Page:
Earlier this week, The Boston Globe featured an article highlighting that incoming freshman are using Facebook to select their roommates. Something about this development just isn’t sitting right with me. I understand that there is a certain appeal to having a choice in who you live with for your first year of college, but at the same time, isn’t part of the “fun” of going away to college being pushed outside of our comfort zones?
Now, I realize that freshman roommates aren’t always glamorous. Rather for many, freshman roommate experience lends itself to learning experiences, some difficult and some hilarious (once time passes, of course).
Let’s be honest, how many incoming freshman do you know who would be willing to choose to live with someone who has completely different interests? My underlying concern is that by looking at the information potential roommates are posting on Facebook – music tastes, companies they “like,” favorite activities, etc., others are able to decide whether they want to be roommates based on their similar interests. In doing so, people are not allowing for the “random” matches and are potentially limiting themselves to a bubble of shared interests. Inadvertently, this behavior goes against what college is about – pushing individual’s thinking beyond their personal bubbles and getting out of a comfort zones. Bursting bubbles can get messy – but aren’t the best learning experiences messy? Besides, when things get messy with a freshman roommate, isn’t it more fun to blame the housing dean than your own Facebook stalking?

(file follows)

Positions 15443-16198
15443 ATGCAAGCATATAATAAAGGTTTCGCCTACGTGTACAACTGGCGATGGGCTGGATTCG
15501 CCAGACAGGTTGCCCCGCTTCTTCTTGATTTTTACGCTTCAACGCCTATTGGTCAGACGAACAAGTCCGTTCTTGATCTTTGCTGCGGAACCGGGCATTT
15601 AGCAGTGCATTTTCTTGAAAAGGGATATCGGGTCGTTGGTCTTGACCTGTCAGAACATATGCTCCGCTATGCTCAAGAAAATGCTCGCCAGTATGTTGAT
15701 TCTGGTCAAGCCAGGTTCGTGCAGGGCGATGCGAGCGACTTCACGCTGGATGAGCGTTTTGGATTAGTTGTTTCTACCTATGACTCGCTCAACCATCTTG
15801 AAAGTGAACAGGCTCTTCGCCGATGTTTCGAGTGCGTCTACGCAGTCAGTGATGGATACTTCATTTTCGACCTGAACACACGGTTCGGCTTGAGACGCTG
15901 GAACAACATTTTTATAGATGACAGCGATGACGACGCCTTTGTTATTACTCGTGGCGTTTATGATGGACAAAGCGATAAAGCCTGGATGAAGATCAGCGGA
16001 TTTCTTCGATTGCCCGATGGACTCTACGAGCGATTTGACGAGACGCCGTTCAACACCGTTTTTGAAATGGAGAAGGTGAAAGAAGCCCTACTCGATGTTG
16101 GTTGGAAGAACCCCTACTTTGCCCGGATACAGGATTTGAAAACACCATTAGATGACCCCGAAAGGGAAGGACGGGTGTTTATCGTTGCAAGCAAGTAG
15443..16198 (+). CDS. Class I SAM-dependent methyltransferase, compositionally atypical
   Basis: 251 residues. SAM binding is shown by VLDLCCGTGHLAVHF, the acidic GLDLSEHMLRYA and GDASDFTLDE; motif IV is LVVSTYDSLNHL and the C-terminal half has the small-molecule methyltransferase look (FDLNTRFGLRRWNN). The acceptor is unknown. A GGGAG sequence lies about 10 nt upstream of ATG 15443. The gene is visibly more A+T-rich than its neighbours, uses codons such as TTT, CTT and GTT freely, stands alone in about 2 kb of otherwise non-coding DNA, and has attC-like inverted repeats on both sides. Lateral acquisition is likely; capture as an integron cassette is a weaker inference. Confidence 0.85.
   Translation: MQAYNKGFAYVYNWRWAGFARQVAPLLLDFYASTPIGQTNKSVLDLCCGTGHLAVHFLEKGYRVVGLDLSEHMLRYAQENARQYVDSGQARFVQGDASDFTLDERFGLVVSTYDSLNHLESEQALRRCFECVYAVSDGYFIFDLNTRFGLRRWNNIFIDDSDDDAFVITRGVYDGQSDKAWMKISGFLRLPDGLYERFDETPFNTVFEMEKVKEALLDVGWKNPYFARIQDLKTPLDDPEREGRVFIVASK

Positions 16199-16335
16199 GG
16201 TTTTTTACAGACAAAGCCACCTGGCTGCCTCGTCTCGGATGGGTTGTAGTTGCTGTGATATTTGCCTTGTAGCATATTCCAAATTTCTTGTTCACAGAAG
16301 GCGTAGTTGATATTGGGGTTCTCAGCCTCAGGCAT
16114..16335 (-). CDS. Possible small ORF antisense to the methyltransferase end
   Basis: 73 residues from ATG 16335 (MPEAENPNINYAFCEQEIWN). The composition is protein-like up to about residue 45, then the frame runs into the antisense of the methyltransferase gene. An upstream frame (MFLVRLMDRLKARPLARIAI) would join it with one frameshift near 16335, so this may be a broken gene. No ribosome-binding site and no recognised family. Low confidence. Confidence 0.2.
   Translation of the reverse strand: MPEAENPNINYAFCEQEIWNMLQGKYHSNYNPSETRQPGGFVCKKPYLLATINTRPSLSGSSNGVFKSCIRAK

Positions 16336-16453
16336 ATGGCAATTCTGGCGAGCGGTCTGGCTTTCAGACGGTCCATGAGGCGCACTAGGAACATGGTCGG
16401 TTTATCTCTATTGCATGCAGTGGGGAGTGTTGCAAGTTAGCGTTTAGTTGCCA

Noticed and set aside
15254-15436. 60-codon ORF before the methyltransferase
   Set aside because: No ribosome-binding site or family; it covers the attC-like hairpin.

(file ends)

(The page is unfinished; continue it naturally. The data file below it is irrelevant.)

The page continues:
Personally, my freshman roommate experience was an interesting one in the second smallest double on campus (142 sq. ft.). I’ll spare you the details, but I ended up having a different roommate each semester. Through my freshman rooming experience, I learned a lot of valuable lessons about myself and living with other people. If I had the chance to select my roommates I probably wouldn’t have selected to live with either of my freshman roommates, but I definitely appreciate the experience I had living with both.
While we’re not all going to college for the first time in a few weeks, this example raises important questions for me: by being so connected via Facebook and other social networks, how else might I be limiting myself? And while still being connected, how can I continue to break out of my comfort zone?